Facebook Boosts Newsletter Ambitions With $ 5 Million For Freelance Writers

Substack attracts top journalists and bloggers with large upfront payments at cover their first year on the newsletter platform, but Facebook takes a different approach as it enters the newsletter market. The company has set up a $ 5 million fund pay multi-year license fees to local journalists to help them build audiences and earn a living through its self-publishing platform. The company said it focuses on local journalists “who are often the only voice covering a given community”.

Facebook announced the platform, which allows journalists to create individual websites as well as newsletters, last month. It ties into Facebook Pages, giving writers a way to tap into their existing social media audience with a free self-publishing tool. They will be able to set their own prices for memberships, and there may be other ways for them to earn income.

The company plans to gradually open up access to the tool, initially with a “small subset of freelance writers”. Journalists in the United States can apply starting today. Facebook says it will prioritize those looking to cover “black, indigenous, Latin, Asian or other colored audiences” and writers in areas not covered by media companies.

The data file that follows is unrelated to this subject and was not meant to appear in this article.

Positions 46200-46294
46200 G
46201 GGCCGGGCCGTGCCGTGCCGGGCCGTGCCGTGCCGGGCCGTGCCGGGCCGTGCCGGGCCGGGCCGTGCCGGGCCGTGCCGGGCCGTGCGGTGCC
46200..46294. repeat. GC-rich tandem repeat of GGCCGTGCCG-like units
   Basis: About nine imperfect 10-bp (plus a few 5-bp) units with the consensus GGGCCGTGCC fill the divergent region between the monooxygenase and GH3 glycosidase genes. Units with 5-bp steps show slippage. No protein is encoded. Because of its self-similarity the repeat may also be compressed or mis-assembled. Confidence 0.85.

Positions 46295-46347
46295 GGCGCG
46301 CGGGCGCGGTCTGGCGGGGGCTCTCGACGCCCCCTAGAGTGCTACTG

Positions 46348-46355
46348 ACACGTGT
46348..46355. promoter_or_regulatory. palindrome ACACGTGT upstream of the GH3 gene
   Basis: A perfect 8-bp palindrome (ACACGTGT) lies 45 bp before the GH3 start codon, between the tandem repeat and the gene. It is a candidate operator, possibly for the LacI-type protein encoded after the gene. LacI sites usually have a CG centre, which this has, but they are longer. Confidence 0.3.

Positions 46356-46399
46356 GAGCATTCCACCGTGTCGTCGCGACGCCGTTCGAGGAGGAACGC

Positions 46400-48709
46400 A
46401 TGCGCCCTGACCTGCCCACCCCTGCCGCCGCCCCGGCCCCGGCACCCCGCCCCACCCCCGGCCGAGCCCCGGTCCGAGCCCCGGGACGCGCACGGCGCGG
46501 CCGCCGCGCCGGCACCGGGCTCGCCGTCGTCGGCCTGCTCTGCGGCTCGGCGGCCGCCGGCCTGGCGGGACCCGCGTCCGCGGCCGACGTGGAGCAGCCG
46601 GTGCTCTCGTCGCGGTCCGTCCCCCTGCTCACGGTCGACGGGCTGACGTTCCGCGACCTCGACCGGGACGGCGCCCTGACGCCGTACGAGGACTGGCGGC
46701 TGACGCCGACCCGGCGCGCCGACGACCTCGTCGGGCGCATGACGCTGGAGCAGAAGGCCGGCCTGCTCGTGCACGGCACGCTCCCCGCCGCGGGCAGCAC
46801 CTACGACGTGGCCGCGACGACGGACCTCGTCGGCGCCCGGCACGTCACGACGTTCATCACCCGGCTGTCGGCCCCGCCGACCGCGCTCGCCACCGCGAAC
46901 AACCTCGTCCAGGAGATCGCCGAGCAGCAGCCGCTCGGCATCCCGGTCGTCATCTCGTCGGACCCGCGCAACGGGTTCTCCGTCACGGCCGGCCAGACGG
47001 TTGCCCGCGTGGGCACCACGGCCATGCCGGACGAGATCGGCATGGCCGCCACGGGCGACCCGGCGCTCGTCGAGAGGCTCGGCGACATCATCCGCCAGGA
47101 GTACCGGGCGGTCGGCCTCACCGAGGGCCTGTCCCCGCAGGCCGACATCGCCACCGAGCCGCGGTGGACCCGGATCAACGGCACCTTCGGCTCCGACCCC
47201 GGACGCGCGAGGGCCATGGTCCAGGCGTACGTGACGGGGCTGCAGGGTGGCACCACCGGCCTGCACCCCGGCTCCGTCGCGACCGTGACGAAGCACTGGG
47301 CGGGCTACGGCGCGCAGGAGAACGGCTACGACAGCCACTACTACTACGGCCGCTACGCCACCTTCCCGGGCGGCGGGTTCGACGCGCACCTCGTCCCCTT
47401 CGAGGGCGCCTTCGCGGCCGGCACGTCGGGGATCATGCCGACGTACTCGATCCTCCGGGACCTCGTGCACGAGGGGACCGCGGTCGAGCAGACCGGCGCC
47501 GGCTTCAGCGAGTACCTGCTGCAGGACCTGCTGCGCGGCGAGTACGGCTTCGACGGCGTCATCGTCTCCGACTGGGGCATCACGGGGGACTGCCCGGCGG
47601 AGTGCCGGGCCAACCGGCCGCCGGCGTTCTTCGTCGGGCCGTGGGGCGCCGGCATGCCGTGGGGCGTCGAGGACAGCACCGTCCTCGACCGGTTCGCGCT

The International Center of Journalists and the National Association of Hispanic Journalists will help Facebook review applications. The company is also committed to providing editors with access to experts and services to help them grow their business.

Many advertisers have given up promoting their businesses in newspapers over the past two decades in favor of serving ads on Facebook, Google and other online platforms. The crater print advertising market has resulted in the closure of many newspapers, causing drought in local news in some markets. Facebook and Google have taken some steps to resolve this issue. They are paid media in Australia (and elsewhere in the case of Google) for their content. Facebook also promised to invest $ 1 billion in the information industry over the next three years.

Meanwhile, Substack announced its own initiative for local journalists this month. He allocated $ 1 million to help up to 30 journalists turn their newsletters into sustainable businesses. Many other companies have jumped into the newsletter space in recent months, including Twitter.

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